Community Conversation Covers LGBTQ+ Identity

How can I tell if someone I know is part of the LGBTQ+ community?” was one of the questions submitted by an anonymous community member for the second Community Conversation of the school year.

The Student Council on Diversity and Inclusion organized the second virtual Community Conversation on “LGBTQ+ Identity and LGBTQ+ in Politics” on December 5. Prior to the meeting, community members were invited to submit questions anonymously about LGBTQ+ identities. 

The first half of the conversation primarily focused on the LGBTQ+ community at the school. In particular, students discussed ways to reduce stigma and to support those who identify as LGBTQ+. Questions discussed during the conversation include, “For people in the LGBTQ+ community, do you feel as if people at Hotchkiss treat you differently at all, and if so, how can we help to lessen that divide?” and “What are some resources available on campus/virtually for those who identify with the LGBTQ+ community?” 

Students spent the second half of the conversation responding to questions about LGBTQ+ identity in American politics. Topics included the potential impacts of Amy Coney Barrett’s appointment to the Supreme Court and the election of Joe Biden on LGBTQ+ rights. Amber Bretz ’23, member of the Student Council on Diversity and Inclusion, said, “I think it’s really important for students to give their input and for people to lean into discomfort and be frank with each other. I think that’s what contributed to the success of the most recent Community Conversation. A lot of the students who contributed were frank even if they sensed some discomfort or sensitivity around the topic.”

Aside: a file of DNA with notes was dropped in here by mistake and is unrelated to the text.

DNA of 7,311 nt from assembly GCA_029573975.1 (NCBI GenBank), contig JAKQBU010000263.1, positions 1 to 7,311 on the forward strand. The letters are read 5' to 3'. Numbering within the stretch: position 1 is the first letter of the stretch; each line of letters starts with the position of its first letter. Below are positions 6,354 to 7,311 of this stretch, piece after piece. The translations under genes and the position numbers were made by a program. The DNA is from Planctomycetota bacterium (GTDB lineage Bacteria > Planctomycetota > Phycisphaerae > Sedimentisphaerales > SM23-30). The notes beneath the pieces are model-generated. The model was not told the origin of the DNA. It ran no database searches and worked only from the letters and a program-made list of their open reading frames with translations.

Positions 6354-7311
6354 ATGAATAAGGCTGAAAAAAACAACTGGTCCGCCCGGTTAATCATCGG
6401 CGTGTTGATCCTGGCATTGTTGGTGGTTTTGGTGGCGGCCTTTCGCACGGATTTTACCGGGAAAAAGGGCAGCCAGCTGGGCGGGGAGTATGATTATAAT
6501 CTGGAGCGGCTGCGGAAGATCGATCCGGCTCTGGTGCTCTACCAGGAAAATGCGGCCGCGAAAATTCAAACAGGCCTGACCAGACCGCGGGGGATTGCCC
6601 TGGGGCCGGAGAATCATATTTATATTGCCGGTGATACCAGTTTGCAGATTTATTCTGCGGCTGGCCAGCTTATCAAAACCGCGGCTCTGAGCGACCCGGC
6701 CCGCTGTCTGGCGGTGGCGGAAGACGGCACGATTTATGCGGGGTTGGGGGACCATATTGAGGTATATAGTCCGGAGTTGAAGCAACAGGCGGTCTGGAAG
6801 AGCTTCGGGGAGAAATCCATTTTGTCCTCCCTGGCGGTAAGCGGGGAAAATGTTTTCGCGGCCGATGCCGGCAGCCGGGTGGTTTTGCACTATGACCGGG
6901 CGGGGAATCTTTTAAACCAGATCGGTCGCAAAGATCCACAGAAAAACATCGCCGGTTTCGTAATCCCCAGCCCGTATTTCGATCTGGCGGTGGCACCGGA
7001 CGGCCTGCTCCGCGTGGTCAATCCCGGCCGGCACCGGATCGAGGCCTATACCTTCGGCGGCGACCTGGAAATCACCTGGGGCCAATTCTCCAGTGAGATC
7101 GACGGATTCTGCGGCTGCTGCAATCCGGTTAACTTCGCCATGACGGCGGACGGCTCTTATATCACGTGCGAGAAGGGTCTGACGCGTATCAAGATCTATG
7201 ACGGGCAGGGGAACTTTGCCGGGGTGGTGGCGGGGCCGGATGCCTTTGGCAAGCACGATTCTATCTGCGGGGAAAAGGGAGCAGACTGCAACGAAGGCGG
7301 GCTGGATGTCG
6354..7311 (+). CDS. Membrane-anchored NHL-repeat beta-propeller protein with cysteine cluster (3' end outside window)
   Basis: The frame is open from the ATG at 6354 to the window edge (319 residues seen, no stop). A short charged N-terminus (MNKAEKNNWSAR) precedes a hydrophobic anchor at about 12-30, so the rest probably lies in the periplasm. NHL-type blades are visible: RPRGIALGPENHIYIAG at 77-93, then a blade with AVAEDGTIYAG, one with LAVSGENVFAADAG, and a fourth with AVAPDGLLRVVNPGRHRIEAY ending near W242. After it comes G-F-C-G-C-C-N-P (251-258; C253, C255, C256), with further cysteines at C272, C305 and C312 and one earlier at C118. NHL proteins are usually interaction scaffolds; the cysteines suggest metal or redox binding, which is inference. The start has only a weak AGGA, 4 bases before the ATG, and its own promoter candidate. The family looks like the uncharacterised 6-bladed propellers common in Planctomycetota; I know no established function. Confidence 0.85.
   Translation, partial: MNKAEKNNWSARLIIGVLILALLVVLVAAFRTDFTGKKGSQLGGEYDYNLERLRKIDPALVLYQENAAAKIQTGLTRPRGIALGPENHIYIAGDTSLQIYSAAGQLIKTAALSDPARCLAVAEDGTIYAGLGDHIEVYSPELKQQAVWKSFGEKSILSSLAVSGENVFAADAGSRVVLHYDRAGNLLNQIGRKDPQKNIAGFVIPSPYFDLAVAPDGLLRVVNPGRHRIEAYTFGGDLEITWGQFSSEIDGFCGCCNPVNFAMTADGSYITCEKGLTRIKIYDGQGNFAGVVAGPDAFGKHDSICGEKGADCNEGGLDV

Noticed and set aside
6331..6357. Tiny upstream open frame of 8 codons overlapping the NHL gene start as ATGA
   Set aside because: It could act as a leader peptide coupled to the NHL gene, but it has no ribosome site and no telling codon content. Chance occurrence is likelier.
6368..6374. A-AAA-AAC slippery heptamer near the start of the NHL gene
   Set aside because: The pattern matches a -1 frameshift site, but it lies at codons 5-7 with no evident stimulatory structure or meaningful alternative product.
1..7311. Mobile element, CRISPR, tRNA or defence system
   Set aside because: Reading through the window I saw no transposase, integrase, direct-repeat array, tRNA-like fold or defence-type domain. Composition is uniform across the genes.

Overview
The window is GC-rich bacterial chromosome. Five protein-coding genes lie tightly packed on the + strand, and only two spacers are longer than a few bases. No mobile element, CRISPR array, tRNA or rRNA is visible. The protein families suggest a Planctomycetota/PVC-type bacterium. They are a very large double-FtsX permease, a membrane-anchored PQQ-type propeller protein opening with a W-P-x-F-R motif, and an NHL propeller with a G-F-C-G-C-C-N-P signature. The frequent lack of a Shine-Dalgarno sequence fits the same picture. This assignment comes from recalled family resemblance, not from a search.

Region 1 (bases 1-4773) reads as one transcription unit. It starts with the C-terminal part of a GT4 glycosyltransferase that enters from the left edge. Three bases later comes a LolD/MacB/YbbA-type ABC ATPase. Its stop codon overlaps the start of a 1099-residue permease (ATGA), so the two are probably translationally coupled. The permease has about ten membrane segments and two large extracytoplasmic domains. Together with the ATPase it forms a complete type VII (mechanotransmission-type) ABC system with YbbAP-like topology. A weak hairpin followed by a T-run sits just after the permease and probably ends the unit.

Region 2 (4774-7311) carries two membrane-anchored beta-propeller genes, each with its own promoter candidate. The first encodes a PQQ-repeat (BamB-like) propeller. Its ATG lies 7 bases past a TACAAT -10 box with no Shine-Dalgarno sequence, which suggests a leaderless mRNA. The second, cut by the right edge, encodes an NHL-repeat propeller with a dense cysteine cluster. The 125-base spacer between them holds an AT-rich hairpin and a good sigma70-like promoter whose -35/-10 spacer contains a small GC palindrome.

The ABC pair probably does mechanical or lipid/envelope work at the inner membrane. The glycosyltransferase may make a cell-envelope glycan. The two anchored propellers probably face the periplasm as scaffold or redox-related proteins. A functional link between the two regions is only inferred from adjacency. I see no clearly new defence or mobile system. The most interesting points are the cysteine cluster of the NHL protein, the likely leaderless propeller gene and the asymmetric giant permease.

However, some students had advice for future Community Conversations. An anonymous participant said, “For a conversation that is supposed to be surrounded around LGBTQ+ people at Hotchkiss, surprisingly little time was spent focused on our issues. I would have liked if the Council of Diversity and Inclusion had consulted with more members of the community before hosting this meeting, as the time would have been better spent on more personal problems.”

The Community Conversations series was introduced in February 2019 by Dr. Rachel Myers, former director of diversity and inclusion. Past topics include Allyship, Latinx identity, Black identity, Jewish identity, and Pan-Asian identity. These discussions seek to provide community members with a judgment-free space to listen, reflect, and learn from one another. 

The series aims to build understanding of and support for minority groups within the school community by promoting student engagement on issues affecting those groups. Emily Heimer ’21, co-head of the Student Council on Diversity and Inclusion, said, “People are at different points in educating themselves, so this is one of the only opportunities where people can ask questions without feeling some sort of personal connection to their question where they are not just trying to defend themselves, they are trying to learn. I think that that’s really important in a community that supports the idea that we’re all just trying to learn and better ourselves.”

The Student Council on Diversity plans to have a Community Conversation for Black History Month in February.

Quotes have lightly edited for clarity.